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Jansen v. Food Circus Supermarkets Inc.

Decided: November 20, 1986.


On appeal from the Superior Court of New Jersey, Chancery Division, Monmouth County.

O'Brien, Skillman and Landau. The opinion of the court was delivered by O'Brien, J.A.D.


Plaintiff Daniel Jansen (Jansen) appeals from a judgment of the Chancery Division in favor of his former employer, Food Circus Supermarkets, Inc. (Food Circus), concluding that the employer had not discriminated against Jansen in terminating his employment as prohibited by N.J.S.A. 10:5-4.1. We affirm.

There is no dispute that Jansen suffers from a seizure disorder of the temporal lobe or psychomotor type, also referred to as partial complex seizures. This is a form of epilepsy, a handicap specifically included within the definition of "handicapped" in N.J.S.A. 10:5-5q. Jansen had been employed by Food Circus as a meat cutter for approximately eight years prior to his suspension and termination. He had the seizure disorder during the entire period of his employment. The trial judge found:

There were no incidents of psychomotor seizures at work.*fn1 The employer was aware of the hospitalizations and the epileptic etiology of them and raised no question as to his continuing employability. [Footnote supplied.]

On Saturday, July 17, 1982, while Jansen was being instructed as to how to cut top-round steaks, he suffered a seizure which the trial judge described:

Suddenly, Jansen simply stopped what he was doing with a completely blank look. He simply stood there with the knife in his right hand staring at Iannuzzi. He did not respond to Iannuzzi's inquiries as to what was the matter. After a short time Iannuzzi reached for the knife and removed it from his hand. Jansen then sat on the block. He seemed to recover somewhat; noticed another co-employee who had entered the cutting room at that moment; said to him 'this is it, it's all over'; got up and walked out of the room.

Jansen was sent home from work and instructed to get a doctor's note before returning. Shortly thereafter, Jansen went to the home of a fellow employee, John Snel, and indicated in a rude manner that Snel should not tell Food Circus managers what he knew about Jansen's condition. On the following Wednesday, July 21, 1982, Jansen returned to work with a note from Dr. Silbert, observing that Jansen's seizures "have been under fair control on medication" and that he expected "to be able to achieve better seizure control." Jansen worked on Wednesday and Thursday, July 21 and 22. On July 23, Snel reported an incident to his superior, which he considered to be a threat made by Jansen. According to Snel, the incident occurred on Thursday, July 22, when

He [Jansen] explained to me well I guess this is it, I guess I am going to lose my job. But he said I think I am going to go trapping in Oregon. But before I go I am going to take six people with me. While he sat there he sat there with an open hand and a clenched fist and hitting his hand over and over again.

As a result of the report, Jansen was suspended from his employment, apparently without pay.*fn2 The suspension was followed by a letter from a company vice-president to Jansen, advising that he was suspended effective July 23, 1982, "pending examination by doctors of our choosing to determine your competency, from a medical standpoint, to return to work."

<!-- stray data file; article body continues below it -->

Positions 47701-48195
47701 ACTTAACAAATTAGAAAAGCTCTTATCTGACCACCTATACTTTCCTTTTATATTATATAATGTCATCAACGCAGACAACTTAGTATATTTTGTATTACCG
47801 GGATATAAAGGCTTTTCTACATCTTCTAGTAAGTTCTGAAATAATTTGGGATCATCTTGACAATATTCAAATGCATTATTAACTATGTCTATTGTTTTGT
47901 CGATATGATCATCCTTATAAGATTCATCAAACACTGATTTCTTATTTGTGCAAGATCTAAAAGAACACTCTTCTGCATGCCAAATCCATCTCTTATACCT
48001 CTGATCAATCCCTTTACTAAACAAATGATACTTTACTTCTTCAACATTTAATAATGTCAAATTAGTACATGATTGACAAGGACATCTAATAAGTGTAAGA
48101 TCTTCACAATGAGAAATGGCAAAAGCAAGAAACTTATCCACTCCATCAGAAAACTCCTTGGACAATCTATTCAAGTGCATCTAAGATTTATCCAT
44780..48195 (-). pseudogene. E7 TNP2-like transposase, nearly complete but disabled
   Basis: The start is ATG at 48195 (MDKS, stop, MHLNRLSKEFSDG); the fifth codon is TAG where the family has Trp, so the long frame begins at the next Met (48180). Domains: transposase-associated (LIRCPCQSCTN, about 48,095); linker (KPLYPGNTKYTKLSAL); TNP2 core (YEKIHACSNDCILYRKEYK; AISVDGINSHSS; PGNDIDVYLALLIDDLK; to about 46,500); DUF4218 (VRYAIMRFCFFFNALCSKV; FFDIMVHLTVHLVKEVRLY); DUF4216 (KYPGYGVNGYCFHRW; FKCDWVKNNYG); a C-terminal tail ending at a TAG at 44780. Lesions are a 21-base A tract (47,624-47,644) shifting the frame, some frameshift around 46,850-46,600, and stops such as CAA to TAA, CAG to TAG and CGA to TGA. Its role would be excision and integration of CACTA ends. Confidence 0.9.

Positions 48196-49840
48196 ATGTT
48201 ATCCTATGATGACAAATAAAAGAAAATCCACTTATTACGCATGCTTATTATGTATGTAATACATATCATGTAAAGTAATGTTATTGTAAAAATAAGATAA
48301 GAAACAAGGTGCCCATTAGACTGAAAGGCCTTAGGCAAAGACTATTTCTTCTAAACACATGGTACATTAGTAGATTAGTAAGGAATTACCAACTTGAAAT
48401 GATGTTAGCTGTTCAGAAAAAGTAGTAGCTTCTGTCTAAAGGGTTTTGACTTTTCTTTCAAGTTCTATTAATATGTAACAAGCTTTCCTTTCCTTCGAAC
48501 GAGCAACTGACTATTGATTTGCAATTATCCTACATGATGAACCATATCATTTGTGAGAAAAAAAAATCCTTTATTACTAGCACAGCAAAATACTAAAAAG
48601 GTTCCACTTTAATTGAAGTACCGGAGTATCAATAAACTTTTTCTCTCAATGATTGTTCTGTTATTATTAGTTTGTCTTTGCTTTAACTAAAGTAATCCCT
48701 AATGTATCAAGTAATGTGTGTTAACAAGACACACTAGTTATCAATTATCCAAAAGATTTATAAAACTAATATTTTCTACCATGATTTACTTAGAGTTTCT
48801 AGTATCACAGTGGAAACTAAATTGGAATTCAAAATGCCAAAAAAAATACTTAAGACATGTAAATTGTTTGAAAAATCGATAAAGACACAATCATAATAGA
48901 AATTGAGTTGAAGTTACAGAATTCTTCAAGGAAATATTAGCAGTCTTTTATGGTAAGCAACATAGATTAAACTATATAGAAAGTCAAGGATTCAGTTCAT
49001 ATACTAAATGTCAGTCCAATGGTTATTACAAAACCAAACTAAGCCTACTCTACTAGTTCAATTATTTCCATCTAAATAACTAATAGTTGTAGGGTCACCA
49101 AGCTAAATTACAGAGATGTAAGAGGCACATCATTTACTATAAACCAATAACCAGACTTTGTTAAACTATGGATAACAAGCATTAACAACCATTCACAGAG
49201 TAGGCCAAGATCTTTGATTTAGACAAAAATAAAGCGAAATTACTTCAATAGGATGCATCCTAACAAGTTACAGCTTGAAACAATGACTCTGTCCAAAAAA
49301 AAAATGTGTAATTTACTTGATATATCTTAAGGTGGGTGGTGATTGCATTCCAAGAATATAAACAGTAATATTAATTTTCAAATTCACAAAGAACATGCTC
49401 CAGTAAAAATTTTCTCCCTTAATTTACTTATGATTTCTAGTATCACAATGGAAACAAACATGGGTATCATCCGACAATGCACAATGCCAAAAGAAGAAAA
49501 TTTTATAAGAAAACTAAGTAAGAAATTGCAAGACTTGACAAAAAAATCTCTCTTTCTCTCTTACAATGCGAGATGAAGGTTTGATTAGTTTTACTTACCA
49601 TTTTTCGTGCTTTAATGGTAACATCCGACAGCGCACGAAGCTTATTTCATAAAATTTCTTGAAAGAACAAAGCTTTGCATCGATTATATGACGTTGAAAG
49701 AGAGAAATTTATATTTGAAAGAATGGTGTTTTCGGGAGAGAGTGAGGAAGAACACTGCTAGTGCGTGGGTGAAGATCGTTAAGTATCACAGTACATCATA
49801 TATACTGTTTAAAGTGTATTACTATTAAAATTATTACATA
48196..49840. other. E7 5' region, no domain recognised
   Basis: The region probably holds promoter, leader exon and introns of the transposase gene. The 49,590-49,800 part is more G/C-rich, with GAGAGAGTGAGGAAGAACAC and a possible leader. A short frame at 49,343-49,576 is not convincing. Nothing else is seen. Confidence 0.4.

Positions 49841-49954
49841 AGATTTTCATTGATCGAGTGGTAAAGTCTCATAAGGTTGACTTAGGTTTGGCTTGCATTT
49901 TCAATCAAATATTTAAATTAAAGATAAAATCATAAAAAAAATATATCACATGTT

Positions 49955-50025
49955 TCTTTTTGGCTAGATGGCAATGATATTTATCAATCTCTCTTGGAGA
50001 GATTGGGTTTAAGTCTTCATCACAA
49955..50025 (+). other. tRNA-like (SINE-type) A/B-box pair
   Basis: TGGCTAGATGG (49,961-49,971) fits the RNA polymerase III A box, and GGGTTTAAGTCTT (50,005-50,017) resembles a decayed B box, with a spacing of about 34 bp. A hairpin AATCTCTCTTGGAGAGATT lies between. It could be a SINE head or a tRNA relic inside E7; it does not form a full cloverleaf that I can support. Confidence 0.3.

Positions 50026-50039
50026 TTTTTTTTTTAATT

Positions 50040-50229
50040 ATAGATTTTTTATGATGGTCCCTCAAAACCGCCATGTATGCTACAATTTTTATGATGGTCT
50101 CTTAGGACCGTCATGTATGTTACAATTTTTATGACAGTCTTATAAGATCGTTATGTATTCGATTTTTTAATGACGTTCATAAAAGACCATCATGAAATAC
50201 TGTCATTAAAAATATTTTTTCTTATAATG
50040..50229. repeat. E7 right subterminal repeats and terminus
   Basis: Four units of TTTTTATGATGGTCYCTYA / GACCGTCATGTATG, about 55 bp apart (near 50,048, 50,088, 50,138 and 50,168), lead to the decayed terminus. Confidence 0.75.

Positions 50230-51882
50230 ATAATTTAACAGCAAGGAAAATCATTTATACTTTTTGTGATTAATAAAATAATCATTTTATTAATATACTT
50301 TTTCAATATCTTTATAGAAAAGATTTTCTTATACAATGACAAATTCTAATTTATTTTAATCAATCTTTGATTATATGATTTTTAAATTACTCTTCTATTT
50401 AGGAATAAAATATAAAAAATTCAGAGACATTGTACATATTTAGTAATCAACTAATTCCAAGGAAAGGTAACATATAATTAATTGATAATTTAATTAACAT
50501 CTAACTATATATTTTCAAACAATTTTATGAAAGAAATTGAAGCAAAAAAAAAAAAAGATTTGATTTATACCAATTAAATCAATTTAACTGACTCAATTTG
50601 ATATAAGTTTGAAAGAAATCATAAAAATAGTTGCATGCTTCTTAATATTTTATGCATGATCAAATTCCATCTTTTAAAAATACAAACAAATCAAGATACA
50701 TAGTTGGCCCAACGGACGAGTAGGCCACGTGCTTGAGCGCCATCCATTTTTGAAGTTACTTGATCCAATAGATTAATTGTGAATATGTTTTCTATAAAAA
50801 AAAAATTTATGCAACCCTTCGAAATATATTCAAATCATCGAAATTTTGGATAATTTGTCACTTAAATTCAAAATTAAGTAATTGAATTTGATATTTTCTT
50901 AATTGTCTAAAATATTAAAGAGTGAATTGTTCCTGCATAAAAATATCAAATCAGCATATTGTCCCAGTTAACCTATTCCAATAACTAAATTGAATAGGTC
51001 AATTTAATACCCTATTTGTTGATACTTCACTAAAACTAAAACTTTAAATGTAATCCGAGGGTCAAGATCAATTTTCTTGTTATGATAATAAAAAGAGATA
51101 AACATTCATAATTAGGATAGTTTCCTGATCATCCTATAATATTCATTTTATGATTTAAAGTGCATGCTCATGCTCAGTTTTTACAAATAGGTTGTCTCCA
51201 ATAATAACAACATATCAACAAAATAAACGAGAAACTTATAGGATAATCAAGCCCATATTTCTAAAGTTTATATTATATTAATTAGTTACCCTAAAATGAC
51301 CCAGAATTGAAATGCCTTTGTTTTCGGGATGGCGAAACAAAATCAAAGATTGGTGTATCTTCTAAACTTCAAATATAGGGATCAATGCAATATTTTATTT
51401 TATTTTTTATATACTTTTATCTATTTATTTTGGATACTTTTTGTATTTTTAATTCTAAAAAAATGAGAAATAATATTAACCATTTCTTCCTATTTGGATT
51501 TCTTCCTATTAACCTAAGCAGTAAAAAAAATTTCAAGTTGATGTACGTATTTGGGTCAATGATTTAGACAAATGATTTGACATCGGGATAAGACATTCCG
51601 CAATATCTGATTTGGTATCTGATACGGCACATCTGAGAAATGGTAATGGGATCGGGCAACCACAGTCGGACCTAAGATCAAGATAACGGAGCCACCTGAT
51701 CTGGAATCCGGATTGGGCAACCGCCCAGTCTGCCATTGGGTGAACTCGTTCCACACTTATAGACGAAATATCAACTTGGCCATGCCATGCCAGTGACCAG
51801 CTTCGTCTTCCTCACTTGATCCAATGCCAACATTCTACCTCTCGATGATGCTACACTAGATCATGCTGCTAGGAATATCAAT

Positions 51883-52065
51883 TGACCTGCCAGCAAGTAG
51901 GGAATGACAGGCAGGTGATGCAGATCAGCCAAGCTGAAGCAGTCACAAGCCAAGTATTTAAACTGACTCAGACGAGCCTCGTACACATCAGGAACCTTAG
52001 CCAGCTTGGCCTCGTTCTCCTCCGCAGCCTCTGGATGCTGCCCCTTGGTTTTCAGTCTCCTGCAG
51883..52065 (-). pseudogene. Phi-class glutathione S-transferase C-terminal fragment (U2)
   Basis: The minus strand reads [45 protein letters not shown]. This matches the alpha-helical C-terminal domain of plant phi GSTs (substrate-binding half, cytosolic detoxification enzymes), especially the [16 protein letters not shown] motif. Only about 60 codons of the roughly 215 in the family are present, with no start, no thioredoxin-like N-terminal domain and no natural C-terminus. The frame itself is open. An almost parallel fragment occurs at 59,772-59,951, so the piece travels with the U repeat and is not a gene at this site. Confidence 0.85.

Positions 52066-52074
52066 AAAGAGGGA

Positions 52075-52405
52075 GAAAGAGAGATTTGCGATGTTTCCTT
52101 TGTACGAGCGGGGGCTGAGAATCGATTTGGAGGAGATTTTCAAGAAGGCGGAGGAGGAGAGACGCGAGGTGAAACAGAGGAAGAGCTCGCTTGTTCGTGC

Thereafter, Jansen was evaluated by Dr. Gerald F. Whalen, a neurosurgeon, and Dr. Hector Corral, a psychiatrist. Based upon the medical reports of these two doctors, Jansen was advised by letter of September 29, 1982 that he was terminated as a butcher.

Initially, Jansen filed a complaint with the Division of Civil Rights, Department of Law & Public Safety. He also filed a union grievance. Both of these actions were withdrawn at the time the complaint was filed in the Chancery Division. After a trial, which was protracted by reason of the unavailability of experts, the trial judge concluded that the decision to terminate Jansen from his job was reasonably arrived at and, by inference, that Jansen's handicap "reasonably precluded the performance of" his "employment" as a meat cutter, within the exception provided in N.J.S.A. 10:5-4.1. The trial judge also referred to N.J.S.A. 10:5-2.1 which, in pertinent part, provides:

Nothing contained in this act . . . shall be construed . . . to prevent the termination or change of the employment of any person who in the opinion of the employer, reasonably arrived at, is unable to perform adequately the duties of employment. . . .

The trial judge found that Jansen refused an offer by Food Circus to rehire him in a position other than as meat cutter. On this appeal, Jansen disputes the credibility of the evidence upon which that finding was based since it was developed on surrebuttal. The trial judge also found the proofs uncontroverted that Food Circus has an affirmative policy aimed at hiring disabled persons, and that it works with community-based organizations to hire the retarded and emotionally disadvantaged. Food Circus had received an award for the employment and training of the handicapped and had two epileptics in its employ, one a bakery clerk and the other a grocery clerk. Before being hired, both of these employees had been evaluated by Dr. Whalen, who recommended that they be hired. One of these employees experienced a seizure at work, but after reevaluation by Dr. Whalen was continued in the employ of Food Circus.

On this appeal, plaintiff raises the following ...

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